It might be possible...
No arthropod has ever evolved from an exoskeleton to endoskeleton body plan, but that is not the same as saying it could not happen given the right circumstances. There is one group of exoskeleton based organism that have made this transition which at least suggests it might be possible: Coleoidea.
Coleoidea are a sub-class of cephalopods where the exoskeleton has been moved inside of the the body. This group includes octopuses, squid, and cuttlefish. When you look at their ancestry they basically evolved from worms to snails to nautaloids to coleoidea. So, while the hard shell seems like it would have been there to stay, being that a protective shell should be better than no shell, its niche called for flexibility above all other features.
Likewise, an arthropod which evolves under enough pressure to become more flexible may also loose its shell. At first I would suppose that the arthropod would develop a progressively softer and softer shell for squeezing though hard to reach places until its shell becomes so soft, it is almost skin like, and your arthropod would move more like an octopus than a bug. However, it may want to retain bits of harder shell in selective places: mostly the mouth for chewing food and close to vital organs to protect it from accidental death.
Over time the size, shape, and position of these selective plates will be optimized. And for an organism that values squishiness, the most optimal configuration for these plates is as small and close to the vital bits as possible. So, like the Coleoidea, your "softopods" would pull their bony bits inside of the body over time. Once its outsides have become its insides, future generations would become able to start using those plates as attachment points for musculature that could eventually become a proper endo-skeleton.
But this is probably not useful to you
The evolutionary path to get from an arthropod to an endoskeletal creature would be very long; likely hundreds of millions of years. In this amount of time, it would not just be the skeleton changing, but everything about the creature would change. By the time you get from point A to point B, the new species will be so far removed from arthropods that is will not even be recognizable as such. You will probably have a creature that has convergently evolved to be far more coleoidea like than arthropod; so, the simpler conclusion is to not go down the the whole arthropod evolutionary track at all, but instead plan to start from somewhere else.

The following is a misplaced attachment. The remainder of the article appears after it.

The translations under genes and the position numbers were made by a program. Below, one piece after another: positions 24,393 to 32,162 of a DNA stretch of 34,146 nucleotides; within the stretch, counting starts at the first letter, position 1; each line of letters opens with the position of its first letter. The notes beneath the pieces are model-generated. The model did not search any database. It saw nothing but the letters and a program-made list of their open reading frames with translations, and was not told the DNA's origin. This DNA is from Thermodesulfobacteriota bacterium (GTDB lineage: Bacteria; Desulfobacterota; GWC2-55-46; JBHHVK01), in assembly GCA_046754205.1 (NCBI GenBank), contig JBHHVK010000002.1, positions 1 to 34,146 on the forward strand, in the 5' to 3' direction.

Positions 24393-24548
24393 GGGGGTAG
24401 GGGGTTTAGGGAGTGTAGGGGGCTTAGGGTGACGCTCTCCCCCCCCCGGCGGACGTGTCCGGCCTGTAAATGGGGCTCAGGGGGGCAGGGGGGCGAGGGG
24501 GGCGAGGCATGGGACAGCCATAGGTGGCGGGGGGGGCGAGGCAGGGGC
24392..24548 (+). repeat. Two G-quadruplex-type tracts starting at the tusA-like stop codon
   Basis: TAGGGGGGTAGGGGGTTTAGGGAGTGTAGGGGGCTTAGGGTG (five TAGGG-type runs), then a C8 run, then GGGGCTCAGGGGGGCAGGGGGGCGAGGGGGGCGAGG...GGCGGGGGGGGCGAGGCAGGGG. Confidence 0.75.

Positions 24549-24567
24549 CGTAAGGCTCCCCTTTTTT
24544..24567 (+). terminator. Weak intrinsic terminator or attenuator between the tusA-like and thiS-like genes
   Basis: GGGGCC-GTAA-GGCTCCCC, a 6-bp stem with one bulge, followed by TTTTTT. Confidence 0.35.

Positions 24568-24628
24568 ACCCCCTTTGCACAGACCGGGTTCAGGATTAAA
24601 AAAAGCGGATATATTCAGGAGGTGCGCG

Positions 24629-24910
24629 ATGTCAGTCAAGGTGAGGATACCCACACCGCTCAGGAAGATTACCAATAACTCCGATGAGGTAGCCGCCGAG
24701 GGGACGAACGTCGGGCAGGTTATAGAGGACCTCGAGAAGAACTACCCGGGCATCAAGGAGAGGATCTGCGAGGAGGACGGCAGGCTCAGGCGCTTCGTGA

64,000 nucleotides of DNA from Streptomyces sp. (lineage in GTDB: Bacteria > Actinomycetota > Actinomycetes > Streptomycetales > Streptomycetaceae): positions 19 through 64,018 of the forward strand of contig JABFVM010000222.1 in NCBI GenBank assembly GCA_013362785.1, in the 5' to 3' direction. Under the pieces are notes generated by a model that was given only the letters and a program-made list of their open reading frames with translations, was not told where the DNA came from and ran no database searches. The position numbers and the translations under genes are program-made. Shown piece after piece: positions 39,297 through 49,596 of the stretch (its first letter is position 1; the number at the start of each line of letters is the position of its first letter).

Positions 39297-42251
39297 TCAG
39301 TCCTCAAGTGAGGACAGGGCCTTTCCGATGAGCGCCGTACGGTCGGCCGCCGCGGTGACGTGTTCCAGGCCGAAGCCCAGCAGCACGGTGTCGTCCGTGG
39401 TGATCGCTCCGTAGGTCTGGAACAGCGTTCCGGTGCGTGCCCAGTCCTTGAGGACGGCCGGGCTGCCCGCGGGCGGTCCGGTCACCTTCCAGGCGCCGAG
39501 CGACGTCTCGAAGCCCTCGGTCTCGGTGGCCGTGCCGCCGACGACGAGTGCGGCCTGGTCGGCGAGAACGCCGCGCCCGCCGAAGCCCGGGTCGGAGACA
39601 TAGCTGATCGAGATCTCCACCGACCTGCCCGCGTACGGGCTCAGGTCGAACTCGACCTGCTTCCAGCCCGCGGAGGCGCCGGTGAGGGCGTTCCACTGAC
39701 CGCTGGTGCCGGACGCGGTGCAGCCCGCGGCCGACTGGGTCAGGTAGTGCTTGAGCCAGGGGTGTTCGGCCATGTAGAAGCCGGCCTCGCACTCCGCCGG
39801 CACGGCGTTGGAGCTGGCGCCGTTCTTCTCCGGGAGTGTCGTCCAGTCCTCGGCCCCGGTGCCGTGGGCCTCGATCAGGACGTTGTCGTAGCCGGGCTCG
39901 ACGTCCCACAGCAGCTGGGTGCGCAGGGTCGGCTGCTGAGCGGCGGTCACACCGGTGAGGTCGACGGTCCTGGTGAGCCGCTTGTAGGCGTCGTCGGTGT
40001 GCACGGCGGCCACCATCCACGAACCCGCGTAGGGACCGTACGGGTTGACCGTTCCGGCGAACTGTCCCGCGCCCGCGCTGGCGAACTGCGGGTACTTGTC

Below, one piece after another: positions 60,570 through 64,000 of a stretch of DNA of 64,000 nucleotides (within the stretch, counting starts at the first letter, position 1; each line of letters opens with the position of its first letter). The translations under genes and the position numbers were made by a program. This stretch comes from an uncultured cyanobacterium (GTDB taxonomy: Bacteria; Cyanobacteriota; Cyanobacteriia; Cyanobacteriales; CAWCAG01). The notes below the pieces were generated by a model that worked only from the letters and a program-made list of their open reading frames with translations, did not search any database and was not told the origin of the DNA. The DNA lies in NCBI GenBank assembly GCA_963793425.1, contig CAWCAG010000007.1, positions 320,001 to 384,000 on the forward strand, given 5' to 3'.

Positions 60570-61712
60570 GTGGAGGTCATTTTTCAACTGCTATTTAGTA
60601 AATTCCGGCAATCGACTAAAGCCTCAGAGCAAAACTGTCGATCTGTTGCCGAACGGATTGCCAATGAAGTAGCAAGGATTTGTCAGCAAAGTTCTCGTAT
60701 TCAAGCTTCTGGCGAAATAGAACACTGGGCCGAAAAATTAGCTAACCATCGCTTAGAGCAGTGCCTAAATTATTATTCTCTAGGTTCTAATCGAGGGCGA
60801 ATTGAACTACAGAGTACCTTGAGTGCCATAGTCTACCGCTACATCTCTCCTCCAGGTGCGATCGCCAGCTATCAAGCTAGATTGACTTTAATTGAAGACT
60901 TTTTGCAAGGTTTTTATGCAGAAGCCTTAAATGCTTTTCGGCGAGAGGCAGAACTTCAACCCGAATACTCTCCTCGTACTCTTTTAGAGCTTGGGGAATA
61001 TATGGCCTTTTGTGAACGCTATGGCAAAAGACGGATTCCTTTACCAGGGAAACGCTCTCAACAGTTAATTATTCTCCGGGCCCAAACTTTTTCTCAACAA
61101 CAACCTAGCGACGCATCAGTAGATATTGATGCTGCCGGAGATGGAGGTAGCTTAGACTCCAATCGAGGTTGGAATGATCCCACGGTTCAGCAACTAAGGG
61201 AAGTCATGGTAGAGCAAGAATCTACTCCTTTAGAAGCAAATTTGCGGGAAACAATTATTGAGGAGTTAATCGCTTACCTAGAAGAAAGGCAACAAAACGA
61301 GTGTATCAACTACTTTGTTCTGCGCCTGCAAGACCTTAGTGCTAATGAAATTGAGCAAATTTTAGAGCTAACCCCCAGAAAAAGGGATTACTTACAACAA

My guess is that your goal is really just a terrapod like animal with the extra appendages. Believe it or not, this is easiest done by just starting with a terrapod and adding the extra appendages. While the extra appendage thing has never been successful enough to catch on, the mutation does happen often enough in nature that it could catch on given the right evolutionary pressure.
For large terrestrial creatures, limbs are a big investment in weight and resources; so, going from 4 to 6 or 8 is a huge sacrifice that does not benefit most niches, but there is one niche that has only recently evolved where this sort of mutation could be helpful: Tool Users. While a frog, cat, dog, lizard, or bear would only be slowed down by extra appendages, there are 4 basic body plans in works of fiction where a tool using species would do very well to have 6 appendages instead of 4 making it possible for a random mutation resulting in extra limbs to catch on:
Gegeinoid: This body plan is where a bipedal tool user has extra hands to work with. While humans have gotten along just fine with 2 arms, we often find ourselves limited by our lack of hands. Many things we try to do would simply be much easier with extra arms; so, if such a mutation were to happen in a stone-aged civilization, the advantage could be enough for that person to advance to the top of his clan giving him preferential matting rights allowing the mutation to spread to a whole population over time.
Centauroid: This body plan is where a bipedal tool user gets an extra set of feet to work with. While these feet would not automatically be bovine as often depicted, quadrupeds can generally move much faster than bipeds; so, if this mutation where to happen in a place like the Asian Steppes where horseback riding became such a way of life, this mutation could take horses out of the equation and allow tool users to directly be able to move more quickly.
Dragonoid: Many birds are basic tool users, but they lack the dexterity to manipulate things with their talons. This is largely because their talons need to remain specialized enough to be feet that they can not also be fully specialized hands. If a bird were to sprout an extra set of legs, it could then split their functionality to have separate hands and feet improving their potential as tool users. Especially if their new hands are far enough forward to be able to better visualize what they are holding.
Veloxi: I'm not sure what else to call this one since the only place I can think of seeing this body plan is from the old 1980's game called Starflight. The veloxi were a mantis like race described as having one set of appendages that were exclusively hands, one set that were exclusively feet, and a middle set that could function as both, in theory giving it advantages similar to both the Gegeinoid and Centauroid body plan.